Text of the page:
UB Law program helps you learn the ins and outs of family law

Evan Koslow//April 3, 2017

UB Law program helps you learn the ins and outs of family law

By Evan Koslow

//April 3, 2017

generation-jd-evan-koslowHave you ever thought about going into a different area of law from what you are doing now? Are you perhaps wishing you had taken more Family Law courses in Law School? This year, The University of Baltimore School of Law’s Sayra and Neil Meyerhoff Center for Families, Children and the Courts has created the first-of-its-kind, post-J.D. certificate for attorneys who are interested in practicing family law.

The program starts this fall, and will consist of three semesters a year (fall, spring, and summer). It is intended for both new attorneys beginning to practice family law and for attorneys seeking to add family law expertise to their practice areas. As a family law attorney, and a graduate of UB, I can attest to the value of taking family law courses before adding them to your practice.

This is a full certification program that will take a year to complete, or if you want to space out the credits to go at your own pace that appears to be an option as well. From their materials, here is a sample of the types of courses offered in this program:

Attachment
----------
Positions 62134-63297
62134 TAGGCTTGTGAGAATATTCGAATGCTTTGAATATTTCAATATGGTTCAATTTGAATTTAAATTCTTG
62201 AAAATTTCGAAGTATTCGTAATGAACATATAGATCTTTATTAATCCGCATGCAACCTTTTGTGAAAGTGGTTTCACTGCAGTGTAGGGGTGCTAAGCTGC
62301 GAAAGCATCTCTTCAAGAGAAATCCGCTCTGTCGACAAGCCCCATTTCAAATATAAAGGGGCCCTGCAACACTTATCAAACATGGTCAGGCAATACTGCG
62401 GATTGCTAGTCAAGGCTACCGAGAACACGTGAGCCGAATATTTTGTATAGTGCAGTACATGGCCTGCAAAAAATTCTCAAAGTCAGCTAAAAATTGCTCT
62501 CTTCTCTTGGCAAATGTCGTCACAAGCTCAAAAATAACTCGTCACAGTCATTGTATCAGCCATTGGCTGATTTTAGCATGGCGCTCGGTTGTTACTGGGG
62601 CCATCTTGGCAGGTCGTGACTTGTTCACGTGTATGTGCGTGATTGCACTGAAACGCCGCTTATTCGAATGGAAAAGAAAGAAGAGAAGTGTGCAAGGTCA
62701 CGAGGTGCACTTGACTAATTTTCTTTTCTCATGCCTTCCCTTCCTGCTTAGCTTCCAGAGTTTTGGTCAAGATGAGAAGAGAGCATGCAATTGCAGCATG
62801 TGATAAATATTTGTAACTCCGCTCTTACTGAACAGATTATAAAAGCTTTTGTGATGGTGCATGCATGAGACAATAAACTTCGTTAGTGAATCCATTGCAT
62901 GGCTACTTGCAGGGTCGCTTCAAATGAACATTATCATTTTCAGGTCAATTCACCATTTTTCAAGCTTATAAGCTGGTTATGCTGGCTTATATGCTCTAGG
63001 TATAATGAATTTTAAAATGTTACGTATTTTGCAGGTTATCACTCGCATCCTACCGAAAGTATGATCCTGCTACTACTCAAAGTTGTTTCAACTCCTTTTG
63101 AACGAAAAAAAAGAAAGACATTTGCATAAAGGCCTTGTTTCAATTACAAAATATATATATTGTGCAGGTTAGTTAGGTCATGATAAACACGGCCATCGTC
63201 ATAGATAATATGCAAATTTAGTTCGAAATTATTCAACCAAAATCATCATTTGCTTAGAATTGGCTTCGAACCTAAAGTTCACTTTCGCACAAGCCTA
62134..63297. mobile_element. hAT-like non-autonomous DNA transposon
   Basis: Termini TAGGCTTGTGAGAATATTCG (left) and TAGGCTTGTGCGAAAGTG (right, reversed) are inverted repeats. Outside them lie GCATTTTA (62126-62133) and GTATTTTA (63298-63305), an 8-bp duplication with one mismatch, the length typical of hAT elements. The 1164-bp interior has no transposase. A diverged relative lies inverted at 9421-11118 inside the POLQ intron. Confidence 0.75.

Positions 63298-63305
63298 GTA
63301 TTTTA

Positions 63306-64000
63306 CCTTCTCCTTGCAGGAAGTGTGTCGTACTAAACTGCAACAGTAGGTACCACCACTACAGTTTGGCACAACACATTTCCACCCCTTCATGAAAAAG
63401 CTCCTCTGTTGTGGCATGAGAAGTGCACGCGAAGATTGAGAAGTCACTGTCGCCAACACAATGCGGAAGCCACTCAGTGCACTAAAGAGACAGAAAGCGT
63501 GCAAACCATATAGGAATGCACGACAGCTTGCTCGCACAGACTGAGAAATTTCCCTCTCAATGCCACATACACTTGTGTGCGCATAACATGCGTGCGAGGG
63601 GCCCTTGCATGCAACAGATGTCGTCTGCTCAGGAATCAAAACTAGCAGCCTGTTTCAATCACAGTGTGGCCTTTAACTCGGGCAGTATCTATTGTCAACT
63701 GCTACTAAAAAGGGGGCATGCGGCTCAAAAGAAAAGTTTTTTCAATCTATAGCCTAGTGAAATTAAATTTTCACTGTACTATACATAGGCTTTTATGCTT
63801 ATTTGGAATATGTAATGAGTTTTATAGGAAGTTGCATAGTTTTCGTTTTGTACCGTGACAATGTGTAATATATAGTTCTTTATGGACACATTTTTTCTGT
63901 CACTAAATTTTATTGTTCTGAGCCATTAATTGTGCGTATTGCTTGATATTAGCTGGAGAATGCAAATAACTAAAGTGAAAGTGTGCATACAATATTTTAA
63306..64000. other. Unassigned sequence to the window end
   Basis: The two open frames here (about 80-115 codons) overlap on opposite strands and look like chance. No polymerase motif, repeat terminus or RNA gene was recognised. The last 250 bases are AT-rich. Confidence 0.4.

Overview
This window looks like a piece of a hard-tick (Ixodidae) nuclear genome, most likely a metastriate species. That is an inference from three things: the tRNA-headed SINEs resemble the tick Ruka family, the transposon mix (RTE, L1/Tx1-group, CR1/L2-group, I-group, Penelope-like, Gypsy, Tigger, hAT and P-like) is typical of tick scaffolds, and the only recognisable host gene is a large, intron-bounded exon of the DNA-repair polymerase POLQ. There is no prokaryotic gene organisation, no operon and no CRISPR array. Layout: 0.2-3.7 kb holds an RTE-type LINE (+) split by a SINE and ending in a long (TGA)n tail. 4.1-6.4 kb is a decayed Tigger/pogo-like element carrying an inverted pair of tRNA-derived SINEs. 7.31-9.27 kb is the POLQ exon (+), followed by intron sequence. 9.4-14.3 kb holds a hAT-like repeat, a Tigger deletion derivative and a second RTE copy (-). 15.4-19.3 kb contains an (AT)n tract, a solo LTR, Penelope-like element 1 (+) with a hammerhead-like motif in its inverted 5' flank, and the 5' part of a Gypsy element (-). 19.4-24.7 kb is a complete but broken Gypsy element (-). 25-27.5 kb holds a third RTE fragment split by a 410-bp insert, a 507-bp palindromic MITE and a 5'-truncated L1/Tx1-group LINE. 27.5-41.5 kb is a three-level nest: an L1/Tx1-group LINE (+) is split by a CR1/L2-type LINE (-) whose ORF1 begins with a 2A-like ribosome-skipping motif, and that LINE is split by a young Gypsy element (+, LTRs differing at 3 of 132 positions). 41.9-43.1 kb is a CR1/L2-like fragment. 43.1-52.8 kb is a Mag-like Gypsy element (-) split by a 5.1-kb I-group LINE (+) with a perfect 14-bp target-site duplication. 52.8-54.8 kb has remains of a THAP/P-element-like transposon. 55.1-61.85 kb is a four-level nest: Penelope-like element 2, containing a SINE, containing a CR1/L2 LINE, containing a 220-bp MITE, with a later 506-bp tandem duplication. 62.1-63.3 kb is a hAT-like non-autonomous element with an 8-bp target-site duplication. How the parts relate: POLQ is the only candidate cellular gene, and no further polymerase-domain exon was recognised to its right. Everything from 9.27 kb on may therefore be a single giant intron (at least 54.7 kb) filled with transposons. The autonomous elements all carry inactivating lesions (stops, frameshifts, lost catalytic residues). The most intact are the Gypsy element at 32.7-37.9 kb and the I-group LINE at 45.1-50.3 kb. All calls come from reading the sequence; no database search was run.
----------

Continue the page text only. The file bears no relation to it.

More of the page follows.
Fall 2017 classes: 


Child Development and Mental Health in Family Law Matters

Financial Foundations for Family Lawyers

Spring 2018 classes:

The Craft of Problem-Solving and Advocacy in Family Law

Understanding the Business of Practicing Family Law

Summer 2018 capstone:

Working Through a Family Law Case—Start to Finish

This new certification came about as a result of a practitioners’ advisory workgroup comprised of UB law professors, CFCC staff, judges, attorneys and other professionals who are experts in the field of family law. The workgroup examined the feasibility of the program and collaborated with UB law faculty to design the curriculum.

As an attorney who has been practicing family law for more than six years (13 if you count my pre-J.D. experience working at family law firms), I can tell you that when both attorneys know the ins and outs of family law, not only does it makes the judges’ job easier, but it increases the probability of the parties settling out of court, which should make everyone happier, especially your clients.

If you are new to the field of law or if you think you are interested in focusing your practice more in the realm of family law, this program is for you. If you have any questions about practicing family law, or about UB Law, feel free to comment below or contact me personally.


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